Matt Bennett and Jon Cowan, co-founders of Third Way, are a senior vice president and president, respectively, of the group.
The collapse of John Boehner’s effort to get his party to rally behind a plan to raise taxes reveals the disarray and disagreement among Republicans. Democrats are urging them to forget about the hard-liners and go back to the negotiating table.
That’s good advice for Democrats as well.
If Democrats play their cards right, a combination of political and demographic forces, and dangerous precipitating events, could create a tipping-point moment, when they can advance their priorities not just on taxes, but also on guns, marriage for gays and lesbians, immigration, and even climate change.
But first they must recognize that tax increases might pass, but not because the GOP had a sudden change of heart on higher rates. That progress on gun legislation isn’t inevitable after the tragedy in Newtown, Conn. That recent gains on marriage for gay couples do not suggest a national embrace of civil rights and equality. That immigration reform won’t happen just because Latinos showed up for President Obama in November. And that progress on climate change won’t come simply because of the devastation of Hurricane Sandy.
If Democrats and their progressive allies are to achieve real gains during Obama’s second term, they must understand how we got here, and they must be willing to challenge some of their most cherished ideas and messages. If they do not, this historic opportunity could easily be squandered.
In the fiscal debate, taxes have, for the first time in decades, been turned from a Democratic liability into an asset. Ever since Ronald Reagan crushed Walter Mondale with the “tax and spend” label in 1984, Democrats have been on the defensive. But Obama put the question of raising taxes front and center in 2012. By reelecting the president, a majority of voters endorsed his plan. Republicans understand that, and some now say privately that they’ve lost the tax fight.
Rather than raising taxes to fund new social spending, however, Obama explicitly connected higher taxes to fiscal responsibility, making clear that he was proposing a balanced plan that would include tough choices on spending. That means that, as part of the “fiscal cliff” talks and future budget negotiations, Democrats can demand tax increases on the wealthy, but only as part of proposals that also include sizable spending cuts. A plan involving tax increases alone would be rejected by moderate voters and clearly is immovable in a divided government.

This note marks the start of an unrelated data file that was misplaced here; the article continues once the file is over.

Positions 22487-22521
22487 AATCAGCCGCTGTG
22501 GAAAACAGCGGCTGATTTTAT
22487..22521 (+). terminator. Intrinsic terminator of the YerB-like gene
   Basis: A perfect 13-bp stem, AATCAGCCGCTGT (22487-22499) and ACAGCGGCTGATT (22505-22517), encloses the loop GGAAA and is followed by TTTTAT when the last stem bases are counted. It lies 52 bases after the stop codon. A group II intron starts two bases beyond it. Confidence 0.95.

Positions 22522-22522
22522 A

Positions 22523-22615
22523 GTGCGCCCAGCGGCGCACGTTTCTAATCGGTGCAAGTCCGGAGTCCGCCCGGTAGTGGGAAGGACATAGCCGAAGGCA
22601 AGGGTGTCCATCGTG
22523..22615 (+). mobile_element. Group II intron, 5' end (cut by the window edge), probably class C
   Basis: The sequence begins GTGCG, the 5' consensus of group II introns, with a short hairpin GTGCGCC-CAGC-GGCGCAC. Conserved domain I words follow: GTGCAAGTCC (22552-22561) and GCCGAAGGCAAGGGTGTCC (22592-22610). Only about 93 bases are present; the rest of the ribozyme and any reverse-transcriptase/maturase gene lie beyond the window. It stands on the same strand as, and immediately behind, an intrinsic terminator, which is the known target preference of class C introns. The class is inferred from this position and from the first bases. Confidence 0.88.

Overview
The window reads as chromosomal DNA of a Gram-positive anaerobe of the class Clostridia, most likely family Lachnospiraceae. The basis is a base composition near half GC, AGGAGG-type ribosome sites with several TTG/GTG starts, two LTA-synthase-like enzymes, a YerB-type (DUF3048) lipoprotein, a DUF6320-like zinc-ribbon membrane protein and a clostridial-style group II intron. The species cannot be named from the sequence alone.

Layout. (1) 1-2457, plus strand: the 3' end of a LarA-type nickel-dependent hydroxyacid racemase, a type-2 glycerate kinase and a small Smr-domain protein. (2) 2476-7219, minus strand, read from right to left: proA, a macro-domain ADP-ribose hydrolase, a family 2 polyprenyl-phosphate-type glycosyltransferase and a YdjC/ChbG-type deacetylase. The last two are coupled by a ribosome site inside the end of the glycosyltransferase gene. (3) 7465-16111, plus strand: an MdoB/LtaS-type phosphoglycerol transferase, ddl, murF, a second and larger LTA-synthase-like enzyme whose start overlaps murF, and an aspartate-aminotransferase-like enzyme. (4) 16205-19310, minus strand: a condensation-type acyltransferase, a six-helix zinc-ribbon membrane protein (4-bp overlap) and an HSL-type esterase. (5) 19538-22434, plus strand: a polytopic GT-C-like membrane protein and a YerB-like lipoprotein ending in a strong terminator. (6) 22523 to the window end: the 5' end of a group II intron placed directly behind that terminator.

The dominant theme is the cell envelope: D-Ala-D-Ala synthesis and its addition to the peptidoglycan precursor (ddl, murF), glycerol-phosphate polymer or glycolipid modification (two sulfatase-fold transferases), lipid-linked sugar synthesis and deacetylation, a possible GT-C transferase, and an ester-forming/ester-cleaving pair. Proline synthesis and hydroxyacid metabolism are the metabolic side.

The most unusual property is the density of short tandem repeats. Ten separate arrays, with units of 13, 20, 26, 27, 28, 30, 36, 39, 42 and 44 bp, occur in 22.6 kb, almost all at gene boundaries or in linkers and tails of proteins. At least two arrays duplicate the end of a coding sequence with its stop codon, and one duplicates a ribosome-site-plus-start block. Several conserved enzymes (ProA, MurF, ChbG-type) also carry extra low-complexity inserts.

Another change in the political landscape, the widespread call for new gun laws, came in the worst way possible. The slaughter at Sandy Hook Elementary School may be a tipping-point moment because it has affected many of our political leaders not as policymakers but as parents. We are finally beginning a serious discussion about preventing these tragedies. Stalwart supporters of the National Rifle Association, such as Sen. Joe Manchin (D-W.Va.) and Rep. James F. Sensenbrenner Jr. (R-Wis.), are proclaiming that something must be done. Obama has pledged “meaningful” action and has put Vice President Biden in charge of his effort.
As the president noted, however, it will not be easy to pass new gun laws. To ban assault weapons and high-capacity magazines, and to close the gun show loophole that allows firearms to be sold without background checks, the left will have to beat the NRA. And to do that, it must embrace both new gun-safety measures and Second Amendment rights.
For decades, the left asserted that the Constitution did not confer an individual right to own a gun — that it was intended to cover only members of a militia. This stance made many gun owners sympathetic to the gun lobby’s often conspiratorial claims that Democratic administrations wanted to round up firearms. But recently, the Supreme Court settled the issue, ruling that the Second Amendment does confer gun rights — and that there is plenty of room for legal restrictions.
As Sen. Chuck Schumer (D-N.Y.) noted in The Washington Post this past week, this ruling was an asset, not a liability, for gun-safety advocates. While there are almost 100 million gun owners in the United States, only 4 million are NRA members. This majority supports new laws to keep guns out of the wrong hands and reduce the risk of tragedies such as Newtown.
As long as calls for new restrictions are balanced with an affirmation of their Second Amendment rights, most gun owners will be on board.